You have probably heard the saying that a mechanics car is the first one to break down. The thought is that they are good at fixing other peoples cars but run out of energy for their own.
I have to say that I usually have the energy to train myself but over the years I have suffered from recurring back issues and at times could be just like the aforementioned mechanic. This is probably a function of years of one sided sport and the imbalances encouraged by such pursuit and when combined with a refusal to accept any degradation in previously achieved functional ability, you get …… inappropriate loading and intensity leading to repetitive injury and backward steps. Needless to say a very frustrating journey! Perhaps some of you can relate?
Well I am not sure if it is a coincidence or not and I certainly don’t want to jinx myself, but with my recent change in approach to my own personal training routine involving a greater emphasis on progressive strength training and in particular strength of legs and lower back, my back feels stronger than it has for a long time. See a previous entry on the deadlift and you will see the type of exercises I am talking about.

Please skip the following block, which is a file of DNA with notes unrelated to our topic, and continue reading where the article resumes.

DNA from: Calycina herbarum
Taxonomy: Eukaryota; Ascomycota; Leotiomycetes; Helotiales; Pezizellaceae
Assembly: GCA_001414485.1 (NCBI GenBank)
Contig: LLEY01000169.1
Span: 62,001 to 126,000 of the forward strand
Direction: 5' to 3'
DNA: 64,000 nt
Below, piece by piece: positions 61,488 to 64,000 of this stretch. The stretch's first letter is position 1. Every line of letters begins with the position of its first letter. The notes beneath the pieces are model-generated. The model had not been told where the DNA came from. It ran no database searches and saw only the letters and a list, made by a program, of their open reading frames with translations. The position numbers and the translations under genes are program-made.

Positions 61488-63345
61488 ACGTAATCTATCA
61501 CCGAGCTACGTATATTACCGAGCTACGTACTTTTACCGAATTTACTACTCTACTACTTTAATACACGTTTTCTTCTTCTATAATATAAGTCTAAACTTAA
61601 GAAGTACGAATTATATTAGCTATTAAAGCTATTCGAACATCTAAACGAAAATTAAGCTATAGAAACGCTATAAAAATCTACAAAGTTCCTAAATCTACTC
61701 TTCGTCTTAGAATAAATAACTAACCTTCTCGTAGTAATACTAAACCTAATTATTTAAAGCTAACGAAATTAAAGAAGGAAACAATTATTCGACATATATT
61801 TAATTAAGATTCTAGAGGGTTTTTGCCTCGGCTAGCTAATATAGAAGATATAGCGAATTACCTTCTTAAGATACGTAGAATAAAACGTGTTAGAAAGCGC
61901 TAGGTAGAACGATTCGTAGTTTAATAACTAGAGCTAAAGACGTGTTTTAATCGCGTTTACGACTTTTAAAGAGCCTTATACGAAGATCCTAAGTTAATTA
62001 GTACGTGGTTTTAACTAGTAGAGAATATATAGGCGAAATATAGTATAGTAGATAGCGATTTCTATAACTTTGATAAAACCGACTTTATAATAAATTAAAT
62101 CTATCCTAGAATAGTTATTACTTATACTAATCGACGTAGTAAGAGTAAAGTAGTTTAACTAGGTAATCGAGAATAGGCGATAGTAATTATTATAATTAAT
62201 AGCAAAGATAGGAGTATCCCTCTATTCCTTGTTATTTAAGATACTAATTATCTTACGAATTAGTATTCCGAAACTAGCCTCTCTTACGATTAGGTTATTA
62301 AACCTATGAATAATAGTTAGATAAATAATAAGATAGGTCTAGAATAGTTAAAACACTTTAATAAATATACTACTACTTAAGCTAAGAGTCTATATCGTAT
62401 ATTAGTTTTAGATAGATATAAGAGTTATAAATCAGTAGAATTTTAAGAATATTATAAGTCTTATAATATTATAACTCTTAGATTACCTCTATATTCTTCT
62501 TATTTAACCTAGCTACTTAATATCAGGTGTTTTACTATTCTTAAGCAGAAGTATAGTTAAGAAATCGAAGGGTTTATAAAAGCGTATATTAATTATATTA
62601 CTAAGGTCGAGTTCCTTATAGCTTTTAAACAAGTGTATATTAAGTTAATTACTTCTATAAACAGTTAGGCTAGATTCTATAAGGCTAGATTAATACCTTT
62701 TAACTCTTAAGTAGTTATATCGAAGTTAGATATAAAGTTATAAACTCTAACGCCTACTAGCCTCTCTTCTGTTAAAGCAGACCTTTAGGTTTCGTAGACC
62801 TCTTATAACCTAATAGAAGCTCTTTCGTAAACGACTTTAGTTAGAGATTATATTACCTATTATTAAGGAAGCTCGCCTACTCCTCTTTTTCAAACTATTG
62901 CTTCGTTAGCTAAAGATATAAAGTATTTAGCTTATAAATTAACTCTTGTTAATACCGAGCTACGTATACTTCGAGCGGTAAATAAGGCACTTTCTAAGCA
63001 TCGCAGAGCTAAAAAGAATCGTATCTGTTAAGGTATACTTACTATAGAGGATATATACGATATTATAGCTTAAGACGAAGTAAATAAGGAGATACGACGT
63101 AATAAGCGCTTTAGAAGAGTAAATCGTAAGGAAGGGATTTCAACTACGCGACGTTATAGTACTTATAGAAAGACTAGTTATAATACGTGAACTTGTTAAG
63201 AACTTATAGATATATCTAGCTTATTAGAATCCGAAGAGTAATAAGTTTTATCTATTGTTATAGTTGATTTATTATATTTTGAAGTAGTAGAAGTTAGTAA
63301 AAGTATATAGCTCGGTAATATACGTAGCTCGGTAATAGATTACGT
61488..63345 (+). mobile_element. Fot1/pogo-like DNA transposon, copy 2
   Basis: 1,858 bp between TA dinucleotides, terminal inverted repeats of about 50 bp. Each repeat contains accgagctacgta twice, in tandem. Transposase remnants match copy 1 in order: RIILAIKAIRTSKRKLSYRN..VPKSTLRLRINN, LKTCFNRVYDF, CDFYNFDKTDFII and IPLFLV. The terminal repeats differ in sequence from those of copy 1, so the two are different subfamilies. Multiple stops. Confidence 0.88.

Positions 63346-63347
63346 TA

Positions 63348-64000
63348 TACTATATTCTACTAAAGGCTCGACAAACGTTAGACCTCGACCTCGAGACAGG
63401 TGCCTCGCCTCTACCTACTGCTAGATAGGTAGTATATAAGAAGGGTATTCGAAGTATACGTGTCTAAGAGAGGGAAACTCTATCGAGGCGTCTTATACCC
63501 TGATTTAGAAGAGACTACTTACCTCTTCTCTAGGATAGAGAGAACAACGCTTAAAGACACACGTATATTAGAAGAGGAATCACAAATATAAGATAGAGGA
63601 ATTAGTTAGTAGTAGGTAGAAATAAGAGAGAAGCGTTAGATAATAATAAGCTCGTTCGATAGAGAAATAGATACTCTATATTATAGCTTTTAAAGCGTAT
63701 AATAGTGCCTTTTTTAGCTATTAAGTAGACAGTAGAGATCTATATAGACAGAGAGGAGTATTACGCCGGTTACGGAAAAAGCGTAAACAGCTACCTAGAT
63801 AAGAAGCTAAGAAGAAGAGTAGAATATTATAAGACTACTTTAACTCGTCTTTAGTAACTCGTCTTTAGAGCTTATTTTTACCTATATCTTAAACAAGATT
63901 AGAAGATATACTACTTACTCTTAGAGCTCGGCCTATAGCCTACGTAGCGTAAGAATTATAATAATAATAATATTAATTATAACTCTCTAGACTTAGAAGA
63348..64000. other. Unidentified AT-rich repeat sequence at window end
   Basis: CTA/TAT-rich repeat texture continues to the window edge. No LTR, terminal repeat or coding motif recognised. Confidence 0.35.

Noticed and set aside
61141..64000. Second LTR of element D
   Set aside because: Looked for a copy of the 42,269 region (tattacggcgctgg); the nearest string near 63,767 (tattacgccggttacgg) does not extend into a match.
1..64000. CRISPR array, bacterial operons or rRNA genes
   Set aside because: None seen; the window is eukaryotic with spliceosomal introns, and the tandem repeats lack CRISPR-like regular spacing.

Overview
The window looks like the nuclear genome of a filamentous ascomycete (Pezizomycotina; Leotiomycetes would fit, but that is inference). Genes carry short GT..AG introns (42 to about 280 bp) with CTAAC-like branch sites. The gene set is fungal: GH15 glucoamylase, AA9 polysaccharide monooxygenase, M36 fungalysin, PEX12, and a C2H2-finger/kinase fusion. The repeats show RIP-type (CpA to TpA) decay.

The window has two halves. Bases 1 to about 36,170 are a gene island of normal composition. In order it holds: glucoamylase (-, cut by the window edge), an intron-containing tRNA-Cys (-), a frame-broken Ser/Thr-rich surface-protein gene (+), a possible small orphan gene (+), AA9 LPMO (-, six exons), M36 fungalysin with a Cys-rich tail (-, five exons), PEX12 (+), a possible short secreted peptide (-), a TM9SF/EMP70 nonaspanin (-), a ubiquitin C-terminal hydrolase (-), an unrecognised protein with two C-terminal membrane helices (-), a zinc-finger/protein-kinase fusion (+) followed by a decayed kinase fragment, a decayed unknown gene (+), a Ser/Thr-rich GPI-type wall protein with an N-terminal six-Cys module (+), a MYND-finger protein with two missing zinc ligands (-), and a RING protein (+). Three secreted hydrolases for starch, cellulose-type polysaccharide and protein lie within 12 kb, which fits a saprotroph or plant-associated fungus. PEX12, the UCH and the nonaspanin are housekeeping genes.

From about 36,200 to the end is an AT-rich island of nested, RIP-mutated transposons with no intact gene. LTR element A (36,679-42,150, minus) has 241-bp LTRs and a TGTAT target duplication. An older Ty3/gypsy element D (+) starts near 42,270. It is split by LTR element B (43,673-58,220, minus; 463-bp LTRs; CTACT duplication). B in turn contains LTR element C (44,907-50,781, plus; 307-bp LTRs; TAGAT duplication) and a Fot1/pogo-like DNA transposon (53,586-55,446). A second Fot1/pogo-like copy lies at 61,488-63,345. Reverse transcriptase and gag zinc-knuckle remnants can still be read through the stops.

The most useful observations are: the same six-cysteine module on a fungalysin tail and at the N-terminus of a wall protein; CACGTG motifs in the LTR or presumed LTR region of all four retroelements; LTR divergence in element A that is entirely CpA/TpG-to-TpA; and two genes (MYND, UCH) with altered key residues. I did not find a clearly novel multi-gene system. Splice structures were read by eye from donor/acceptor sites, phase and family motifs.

I was brought up on a sometimes punishing cardio training schedule with what was, in retrospect a misguided training routine in my youth. Tennis was ill defined as an aerobic sport at the time and after closer scientific scrutiny revealed the greater importance of anaerobic training [read strength, short burst cardio efforts, high energy power repetitions and agility performance], the folly of what I had been doing became obvious. But, old habits die hard. I never really felt like I was training hard enough unless it involved serious lactic acid and feelings of nausea after a 10k run. I now train more for strength and the changes it is making in my functional ability is significant. I do still put in the tough cardio but even that is feeling more tolerable.
Look at how you are training and know that if you aren’t both, moving towards heavier weights and improving your technique in the tried and true movements of the dumb bells and barbells, you are probably losing muscle. Also note whilst there is always a place for exercises that build the core like Pilates and Yoga [and the different forms of cardio] your program is not complete unless you are pumping some iron designed to be progressive and build muscle.